The speed of life is shortening the window consumers have for analysis. Nowadays people are so overloaded with information, resources, and options, they no longer take the time they once did to evaluate every option – especially online.
People are moving so fast that they really don’t have (say- take) the time to think. They’re so busy clicking, tweeting, sharing, and liking that they are conditioned to move quickly to the next thing for the slightest reason.
We now consume so much information so quickly that we’ve learned how to make snapshot judgments of even the most important things in our lives. That’s why most marketing material, most advertisements, and most websites just don’t work. They’re built with the best of intentions – to give the consumer the facts they need to make a good decision. But what they overlook is the fact that you have about 6 seconds to capture the attention of your audience or they’re gone.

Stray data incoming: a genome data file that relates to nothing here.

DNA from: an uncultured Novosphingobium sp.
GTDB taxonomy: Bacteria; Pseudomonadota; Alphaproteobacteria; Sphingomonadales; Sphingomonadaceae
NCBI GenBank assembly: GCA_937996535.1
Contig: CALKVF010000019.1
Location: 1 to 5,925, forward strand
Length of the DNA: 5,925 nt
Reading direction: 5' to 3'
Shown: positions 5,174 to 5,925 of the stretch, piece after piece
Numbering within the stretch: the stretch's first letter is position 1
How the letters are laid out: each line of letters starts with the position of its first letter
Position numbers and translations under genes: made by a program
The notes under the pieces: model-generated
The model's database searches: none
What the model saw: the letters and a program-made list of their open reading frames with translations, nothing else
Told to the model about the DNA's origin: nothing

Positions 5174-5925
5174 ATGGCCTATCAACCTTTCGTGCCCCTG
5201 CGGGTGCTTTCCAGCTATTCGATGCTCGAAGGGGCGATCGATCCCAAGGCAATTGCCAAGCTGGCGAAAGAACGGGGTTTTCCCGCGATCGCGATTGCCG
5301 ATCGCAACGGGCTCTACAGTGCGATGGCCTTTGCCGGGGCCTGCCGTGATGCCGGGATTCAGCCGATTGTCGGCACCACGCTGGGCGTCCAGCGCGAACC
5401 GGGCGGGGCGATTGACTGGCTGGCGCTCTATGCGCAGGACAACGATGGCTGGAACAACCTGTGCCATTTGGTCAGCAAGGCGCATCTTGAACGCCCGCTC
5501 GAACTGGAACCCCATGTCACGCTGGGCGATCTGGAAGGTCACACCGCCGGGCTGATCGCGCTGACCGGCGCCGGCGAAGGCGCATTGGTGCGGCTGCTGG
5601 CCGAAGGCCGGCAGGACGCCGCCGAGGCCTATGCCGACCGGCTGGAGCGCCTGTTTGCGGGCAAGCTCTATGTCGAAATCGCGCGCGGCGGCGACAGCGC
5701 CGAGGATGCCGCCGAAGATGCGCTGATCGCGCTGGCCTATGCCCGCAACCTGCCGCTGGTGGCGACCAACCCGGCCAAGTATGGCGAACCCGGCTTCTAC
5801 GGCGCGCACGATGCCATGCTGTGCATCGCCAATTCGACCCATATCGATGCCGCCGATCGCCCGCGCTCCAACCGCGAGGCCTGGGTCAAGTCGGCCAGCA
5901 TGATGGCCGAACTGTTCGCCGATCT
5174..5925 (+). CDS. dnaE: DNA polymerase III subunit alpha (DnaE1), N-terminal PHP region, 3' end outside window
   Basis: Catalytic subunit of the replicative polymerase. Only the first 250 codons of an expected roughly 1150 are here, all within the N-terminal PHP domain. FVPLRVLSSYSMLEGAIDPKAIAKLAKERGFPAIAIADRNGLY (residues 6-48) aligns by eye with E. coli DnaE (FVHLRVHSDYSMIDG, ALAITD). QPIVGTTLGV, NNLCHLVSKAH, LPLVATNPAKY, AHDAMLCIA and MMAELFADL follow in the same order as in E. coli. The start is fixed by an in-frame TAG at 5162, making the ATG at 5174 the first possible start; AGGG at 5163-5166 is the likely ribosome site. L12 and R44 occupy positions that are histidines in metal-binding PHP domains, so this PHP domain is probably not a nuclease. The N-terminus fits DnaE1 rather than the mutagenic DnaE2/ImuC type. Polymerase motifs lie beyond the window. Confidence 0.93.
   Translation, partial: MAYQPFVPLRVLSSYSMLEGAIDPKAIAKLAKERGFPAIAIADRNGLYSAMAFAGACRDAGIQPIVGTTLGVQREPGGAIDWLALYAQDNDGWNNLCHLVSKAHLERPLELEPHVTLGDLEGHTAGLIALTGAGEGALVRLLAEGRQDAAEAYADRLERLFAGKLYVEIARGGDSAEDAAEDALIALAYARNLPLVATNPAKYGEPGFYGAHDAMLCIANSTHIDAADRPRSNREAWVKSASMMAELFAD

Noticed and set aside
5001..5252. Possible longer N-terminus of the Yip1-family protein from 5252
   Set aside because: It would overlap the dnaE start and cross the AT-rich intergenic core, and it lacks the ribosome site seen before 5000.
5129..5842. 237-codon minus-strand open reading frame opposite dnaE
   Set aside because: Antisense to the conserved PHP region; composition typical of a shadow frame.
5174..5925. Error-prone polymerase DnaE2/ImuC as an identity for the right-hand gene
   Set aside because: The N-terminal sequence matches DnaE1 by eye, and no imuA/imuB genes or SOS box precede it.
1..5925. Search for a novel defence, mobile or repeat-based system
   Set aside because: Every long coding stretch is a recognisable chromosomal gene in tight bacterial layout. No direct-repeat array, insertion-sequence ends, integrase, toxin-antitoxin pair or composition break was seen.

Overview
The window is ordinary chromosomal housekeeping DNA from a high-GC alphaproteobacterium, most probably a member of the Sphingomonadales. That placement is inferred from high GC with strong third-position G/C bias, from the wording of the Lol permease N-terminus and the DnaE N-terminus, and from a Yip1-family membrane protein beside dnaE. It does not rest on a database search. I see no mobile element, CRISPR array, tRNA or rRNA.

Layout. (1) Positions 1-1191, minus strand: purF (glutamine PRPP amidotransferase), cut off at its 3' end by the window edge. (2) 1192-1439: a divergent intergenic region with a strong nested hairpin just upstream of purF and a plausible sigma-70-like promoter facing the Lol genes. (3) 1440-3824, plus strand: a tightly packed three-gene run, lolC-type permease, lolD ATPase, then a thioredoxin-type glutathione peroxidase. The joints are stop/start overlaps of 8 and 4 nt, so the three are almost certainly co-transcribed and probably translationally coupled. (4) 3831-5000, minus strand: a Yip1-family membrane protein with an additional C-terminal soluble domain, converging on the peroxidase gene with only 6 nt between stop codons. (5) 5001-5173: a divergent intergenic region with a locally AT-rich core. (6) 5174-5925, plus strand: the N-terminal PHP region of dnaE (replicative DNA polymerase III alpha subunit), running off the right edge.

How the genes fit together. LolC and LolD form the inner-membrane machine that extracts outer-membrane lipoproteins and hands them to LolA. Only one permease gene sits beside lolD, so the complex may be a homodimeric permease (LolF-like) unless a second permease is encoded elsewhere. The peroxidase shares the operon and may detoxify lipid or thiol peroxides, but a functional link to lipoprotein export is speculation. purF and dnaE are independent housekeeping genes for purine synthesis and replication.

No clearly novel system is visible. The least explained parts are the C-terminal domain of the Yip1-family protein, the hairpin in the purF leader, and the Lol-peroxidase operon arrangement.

The natural reaction of marketers is to try and solve the problem by digging their heels even deeper – providing more, better, facts and data which only makes the problem worse.
The good news is that you can actually use this to your advantage. The trick is changing from facts to feelings.
You’ve heard that a picture is worth a thousand words. If that is true, which it is, then each word the picture invokes in the mind brings with it a volume of facts, feelings, emotions, and experiences by way of the connotations connected to them.
A glance at a carefully constructed photo, series of photos, or video intro can communicate volumes and invoke feelings that will instantly capture the attention of the viewer and often form an emotional bond with you or your people.
The bottom line is that if you first make them think, you’ve lost them. If you want someone to act, first you have to make them feel.